Sunday, April 27, 2014

A Stone of Offense

It happened over a decade ago.  All these years later, though, I can still see the moment as if it has just happened.  I can still see his face.

I was standing in a corner of the church during our fellowship hour when a brother approached me.  If I could have figured out a way to walk away gracefully, I would have.  Frankly, I had little desire to talk to this man.  I had been avoiding him for nearly two years, after all.  Oh, I was kind to him. It wasn't a sincere kindness, though. It was that aloof and tolerant sort of kindness that we believers are guilty of employing when we're trying to cover a grudge.

Maybe you can relate.

There was no place to run, though, so I held my ground and waited for him to speak. I'm so grateful that I did, too. What followed was the most beautiful lesson I have ever been blessed to receive.

Debbie, he said, 
I need to ask your forgiveness.  

Then, he went on to talk about the elephant standing in the room between us. The details of  said elephant are unimportant. Let's just say that he and I had not seen eye to eye on something that had happened to me. It was something that he had the influence to change, too. He just hadn't seen fit to consider the elephant from my side of the room.

Honesly? It hadn't been all that important to him back then.  Back then, *it* had been more of an annoyance. It was  a blip on the radar screen, a bump in the road, a molehill that I was treating like Mt. Everest.

But then, *it* happened to him.

And do you know why it happened to him?

I believe it happened because  this man is a true man of God. Oh sure, he's fallible, but as one who enjoys the indwelling of the Holy Spirit, he is also teachable. God knows that. By allowing it to happen to him, God caused him to remember when it had happened to me.

And when  God causes one of his children to remember, He is always calling us to act.

And so, he did.
Nearly two years after the incident, this quiet man of God approached me to make amends.

It was a brief apology. It didn't require a lot of words, anyway. All it really and truly required was a heart to go behind them. He couldn't fix it or turn back time, but his face and his heart were so sincere that I knew without a doubt he would if he could.  One thing he said, though, I can still remember word for word.

He said, "I was a stone of offense to you."

A stone of offense.

In the New Testament, that's the word skandalon.

skandalon:  (σκάνδαλον)
     Any impediment placed in the path, causing one to stumble or fall, a stumbling block, occasion of stumbling, i.e. 
a stone which is the cause of stumbling.

It's amazing how one little phrase can have so much healing power.  Coming out of his mouth that morning,  it was like chemotherapy and radiation to the spiritual cancer that had grown inside my heart.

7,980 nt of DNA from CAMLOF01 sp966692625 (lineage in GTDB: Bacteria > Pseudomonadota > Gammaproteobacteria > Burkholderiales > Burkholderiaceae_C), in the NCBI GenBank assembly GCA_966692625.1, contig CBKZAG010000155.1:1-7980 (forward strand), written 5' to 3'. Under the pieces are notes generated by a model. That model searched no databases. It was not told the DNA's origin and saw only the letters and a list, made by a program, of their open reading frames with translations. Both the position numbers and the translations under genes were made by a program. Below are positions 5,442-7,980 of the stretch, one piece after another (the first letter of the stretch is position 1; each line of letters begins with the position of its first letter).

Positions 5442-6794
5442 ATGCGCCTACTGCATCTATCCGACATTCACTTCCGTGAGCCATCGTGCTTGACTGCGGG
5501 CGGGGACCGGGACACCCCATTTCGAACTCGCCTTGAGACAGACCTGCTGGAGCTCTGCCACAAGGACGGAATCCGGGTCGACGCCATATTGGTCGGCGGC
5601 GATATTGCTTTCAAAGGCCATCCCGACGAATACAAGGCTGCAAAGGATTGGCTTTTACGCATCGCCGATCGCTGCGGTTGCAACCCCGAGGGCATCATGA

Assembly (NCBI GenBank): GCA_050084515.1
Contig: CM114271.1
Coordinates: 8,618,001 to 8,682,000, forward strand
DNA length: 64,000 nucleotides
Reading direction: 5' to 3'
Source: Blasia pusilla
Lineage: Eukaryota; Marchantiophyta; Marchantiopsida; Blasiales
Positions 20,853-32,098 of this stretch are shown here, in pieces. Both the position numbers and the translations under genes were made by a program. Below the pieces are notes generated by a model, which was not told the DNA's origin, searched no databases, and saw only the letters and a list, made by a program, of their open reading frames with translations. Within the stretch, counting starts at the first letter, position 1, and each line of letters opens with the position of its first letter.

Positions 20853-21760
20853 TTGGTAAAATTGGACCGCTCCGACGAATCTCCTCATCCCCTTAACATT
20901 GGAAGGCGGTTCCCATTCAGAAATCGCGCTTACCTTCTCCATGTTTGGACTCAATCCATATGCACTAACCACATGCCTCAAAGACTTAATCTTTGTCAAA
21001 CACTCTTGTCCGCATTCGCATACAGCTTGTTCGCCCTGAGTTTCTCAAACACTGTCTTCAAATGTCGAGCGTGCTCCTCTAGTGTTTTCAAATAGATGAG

You see, his actions had indeed caused me to stumble. (Did you miss the part about the grudge?)  They had made me stumble in other ways too, the kinds of ways that you stumble when hurt goes unacknowledged and festers into anger.      

Maybe you can relate. 

I have never forgotten that day, nor the gifts of grace he gave to me.

First, he gave me the gift of forgiveness. Within a moment, the grudge I had been carrying was lifted off of my heart and carried completely away. In its place was a deep and abiding love and admiration for that quiet man of God. I thank my God upon every remembrance of him...

He gave me something else, too. He gave the gift of good example. I learned how to apologize that day. I learned how to acknowledge that my own action or inaction might have caused another person to stumble. I learned how to take the spotlight off their reaction and  on to the stone of offense which had caused it to begin with. 

You know, the stone with my name written all over it...

There's a reason for the ramble this morning. As you probably suspect, something happened in my life recently that has caused me to remember that quiet man of God.  Maybe this post has caused you to remember, too.

Maybe, you're remembering a time when you were on the receiving end of a much needed apology.  Maybe, you were the one who gave it.

Or maybe... just maybe... you're remembering an elephant in your own room, a time when your words or actions (or lack thereof) were a stone of offense to a brother or sister...

...and when God causes His children  to remember,
 He always expects them to act. 

Therefore, if you are offering your gift at the altar and remember that your brother or sister has something against you, leave your gift at the altar. First, go and be reconciled to them, and then come and offer your gift. 
~ Jesus, Matt. 5:23-24

(By the way, there's no statute of limitation on reconciliation. It's never too late until it's, well, too late. )  

...and the peace of God, which passes all understanding, will guard your hearts and minds in Christ Jesus.

Comments off

But I am sharing at The Writer's Reverie for her new linky party, 
The example of the quiet man was pretty wise and wonderful to me. 

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